Taalat and Enver struggled on, but their failure together with the death of the kindly but incompetent Sultan Mahomet V and the accession of his successor encouraged the long smouldering opposition to them to declare itself. And when Temfik was appointed Grand Vizier, they disappeared, and by last Christmas were fugitives. The dream of young Turkey was originally a noble one; but it was led by extremists who had no sympathy with the dreamers and Germany gained possession of her prey and Germany and Turkey stood together and fell together.

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The Future of Persia

The Right Honourable Ameer Ali, writing in the February number of the English Review, discusses the fate of Persia, whose independence Russia has been persistently endeavouring to destroy. Now that Russia has dug its own grave and the Romanoff family has fallen, Persia can hope for a better and more prosperous era under the leadership of England in Asia.

The Persians are one of the smaller nations who deserve the sympathy and support of the great Democracies of the West to maintain their national existance intact and uninterfered with. Through long centuries of vicissitudes the Persian people have clung to their national ideals and retained their national characteristics. Persia's past history, her place in middle Asia, the influence she has exercised on the development of the neighbouring nations, above all the courage and restraint with which her people won their emancipation from a grinding tyranny, and her loyal stedfastness to the Allied cause, merit general interest.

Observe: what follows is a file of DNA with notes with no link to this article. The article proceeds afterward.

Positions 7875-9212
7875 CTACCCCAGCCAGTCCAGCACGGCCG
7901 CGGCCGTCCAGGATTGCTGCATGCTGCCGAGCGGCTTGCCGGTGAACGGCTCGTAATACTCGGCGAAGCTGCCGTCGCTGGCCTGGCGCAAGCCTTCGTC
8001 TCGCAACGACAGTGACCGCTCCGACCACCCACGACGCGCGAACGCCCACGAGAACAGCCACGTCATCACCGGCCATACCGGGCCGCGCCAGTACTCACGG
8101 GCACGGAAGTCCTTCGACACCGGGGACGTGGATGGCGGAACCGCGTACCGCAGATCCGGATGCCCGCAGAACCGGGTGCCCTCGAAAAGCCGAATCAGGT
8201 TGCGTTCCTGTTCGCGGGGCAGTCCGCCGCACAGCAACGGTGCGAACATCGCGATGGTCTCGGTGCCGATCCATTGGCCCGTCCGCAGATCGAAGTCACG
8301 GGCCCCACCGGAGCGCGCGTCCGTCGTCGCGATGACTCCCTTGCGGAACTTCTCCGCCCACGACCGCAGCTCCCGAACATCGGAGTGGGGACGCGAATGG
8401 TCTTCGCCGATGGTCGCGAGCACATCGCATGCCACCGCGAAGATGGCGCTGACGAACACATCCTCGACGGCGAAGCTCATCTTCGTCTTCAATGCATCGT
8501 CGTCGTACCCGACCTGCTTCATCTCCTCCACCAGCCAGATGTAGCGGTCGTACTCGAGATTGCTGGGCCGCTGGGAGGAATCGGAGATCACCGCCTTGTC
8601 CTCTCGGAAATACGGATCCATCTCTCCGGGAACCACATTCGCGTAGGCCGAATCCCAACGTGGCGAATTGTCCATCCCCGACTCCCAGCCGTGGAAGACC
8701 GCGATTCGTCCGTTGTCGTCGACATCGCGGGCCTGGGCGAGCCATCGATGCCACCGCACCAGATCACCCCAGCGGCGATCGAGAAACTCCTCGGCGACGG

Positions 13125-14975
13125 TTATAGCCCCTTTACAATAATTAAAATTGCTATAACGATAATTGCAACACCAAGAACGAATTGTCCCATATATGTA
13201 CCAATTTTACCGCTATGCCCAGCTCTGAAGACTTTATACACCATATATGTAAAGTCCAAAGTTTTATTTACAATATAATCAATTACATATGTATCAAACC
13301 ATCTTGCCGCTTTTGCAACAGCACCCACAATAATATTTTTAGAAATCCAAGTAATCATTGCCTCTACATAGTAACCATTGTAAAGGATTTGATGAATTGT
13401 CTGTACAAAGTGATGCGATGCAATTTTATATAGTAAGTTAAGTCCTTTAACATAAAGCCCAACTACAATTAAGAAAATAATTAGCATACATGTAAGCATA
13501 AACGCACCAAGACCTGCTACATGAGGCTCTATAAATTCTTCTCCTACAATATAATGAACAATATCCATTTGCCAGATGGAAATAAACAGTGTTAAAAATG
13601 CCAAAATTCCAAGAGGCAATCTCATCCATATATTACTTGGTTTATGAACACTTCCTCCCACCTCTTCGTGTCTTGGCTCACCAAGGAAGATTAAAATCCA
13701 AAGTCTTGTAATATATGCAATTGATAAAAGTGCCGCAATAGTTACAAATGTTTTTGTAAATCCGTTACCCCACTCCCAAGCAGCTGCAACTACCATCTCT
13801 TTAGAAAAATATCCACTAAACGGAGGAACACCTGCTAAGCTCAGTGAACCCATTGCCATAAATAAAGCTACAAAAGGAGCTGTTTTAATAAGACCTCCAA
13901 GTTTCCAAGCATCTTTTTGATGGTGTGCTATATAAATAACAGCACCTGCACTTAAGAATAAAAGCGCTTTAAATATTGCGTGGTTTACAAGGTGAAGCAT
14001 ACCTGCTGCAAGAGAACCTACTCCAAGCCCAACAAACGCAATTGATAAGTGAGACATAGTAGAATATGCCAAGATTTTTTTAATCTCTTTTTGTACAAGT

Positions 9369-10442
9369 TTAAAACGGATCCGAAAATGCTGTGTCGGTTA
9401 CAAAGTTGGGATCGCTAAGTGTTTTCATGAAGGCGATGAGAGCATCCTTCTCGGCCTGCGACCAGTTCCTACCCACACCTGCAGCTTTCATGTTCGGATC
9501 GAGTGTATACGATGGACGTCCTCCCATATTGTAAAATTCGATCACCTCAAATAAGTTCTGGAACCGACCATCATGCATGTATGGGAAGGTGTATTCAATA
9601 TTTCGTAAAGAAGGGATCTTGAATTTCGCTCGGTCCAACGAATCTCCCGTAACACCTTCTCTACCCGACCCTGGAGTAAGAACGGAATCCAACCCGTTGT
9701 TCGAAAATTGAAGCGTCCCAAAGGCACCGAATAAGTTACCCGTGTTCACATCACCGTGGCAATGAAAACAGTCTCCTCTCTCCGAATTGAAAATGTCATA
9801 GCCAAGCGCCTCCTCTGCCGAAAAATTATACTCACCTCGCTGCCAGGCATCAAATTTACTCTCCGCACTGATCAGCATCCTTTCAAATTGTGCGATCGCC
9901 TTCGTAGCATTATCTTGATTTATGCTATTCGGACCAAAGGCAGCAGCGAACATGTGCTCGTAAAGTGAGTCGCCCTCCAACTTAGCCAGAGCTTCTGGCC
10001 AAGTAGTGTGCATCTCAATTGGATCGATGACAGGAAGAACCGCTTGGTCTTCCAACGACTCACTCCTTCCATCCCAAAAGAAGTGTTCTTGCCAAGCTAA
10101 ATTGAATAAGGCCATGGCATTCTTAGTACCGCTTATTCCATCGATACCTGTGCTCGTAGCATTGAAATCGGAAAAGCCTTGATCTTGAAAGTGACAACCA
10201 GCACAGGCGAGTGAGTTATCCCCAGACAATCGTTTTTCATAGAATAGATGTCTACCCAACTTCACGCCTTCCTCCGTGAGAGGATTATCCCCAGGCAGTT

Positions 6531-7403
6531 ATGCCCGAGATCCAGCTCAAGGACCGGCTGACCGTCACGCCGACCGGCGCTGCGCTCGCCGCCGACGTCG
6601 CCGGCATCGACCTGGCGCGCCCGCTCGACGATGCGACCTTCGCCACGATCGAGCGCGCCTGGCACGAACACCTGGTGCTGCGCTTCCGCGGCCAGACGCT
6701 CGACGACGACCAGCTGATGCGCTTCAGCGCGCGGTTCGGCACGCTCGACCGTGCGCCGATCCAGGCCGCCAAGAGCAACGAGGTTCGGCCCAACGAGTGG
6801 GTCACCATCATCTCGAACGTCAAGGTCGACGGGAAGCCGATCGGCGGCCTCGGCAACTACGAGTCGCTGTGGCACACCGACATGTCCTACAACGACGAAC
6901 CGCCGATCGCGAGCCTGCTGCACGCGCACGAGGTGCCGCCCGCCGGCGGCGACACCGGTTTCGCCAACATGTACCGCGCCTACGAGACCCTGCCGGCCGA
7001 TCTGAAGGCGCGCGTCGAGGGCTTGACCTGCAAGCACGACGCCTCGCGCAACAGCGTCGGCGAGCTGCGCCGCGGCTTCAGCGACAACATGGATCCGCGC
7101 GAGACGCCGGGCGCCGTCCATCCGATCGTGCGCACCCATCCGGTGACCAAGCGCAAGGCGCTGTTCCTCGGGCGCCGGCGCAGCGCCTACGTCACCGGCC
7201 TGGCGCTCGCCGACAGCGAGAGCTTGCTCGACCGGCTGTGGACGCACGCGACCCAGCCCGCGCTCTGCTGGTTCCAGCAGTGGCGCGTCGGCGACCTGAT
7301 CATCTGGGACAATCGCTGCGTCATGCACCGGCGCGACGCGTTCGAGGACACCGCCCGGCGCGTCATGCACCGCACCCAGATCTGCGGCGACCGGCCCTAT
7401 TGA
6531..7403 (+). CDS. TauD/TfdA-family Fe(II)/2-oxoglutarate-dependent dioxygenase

* it remains for England, which has fought this great war as the champion of liberty for all small nationalities, to be true to her own ideals, true to herself, and to give Persia a helping hand to make the best use of the free system of Government her people wrested from the hands of a tyrant.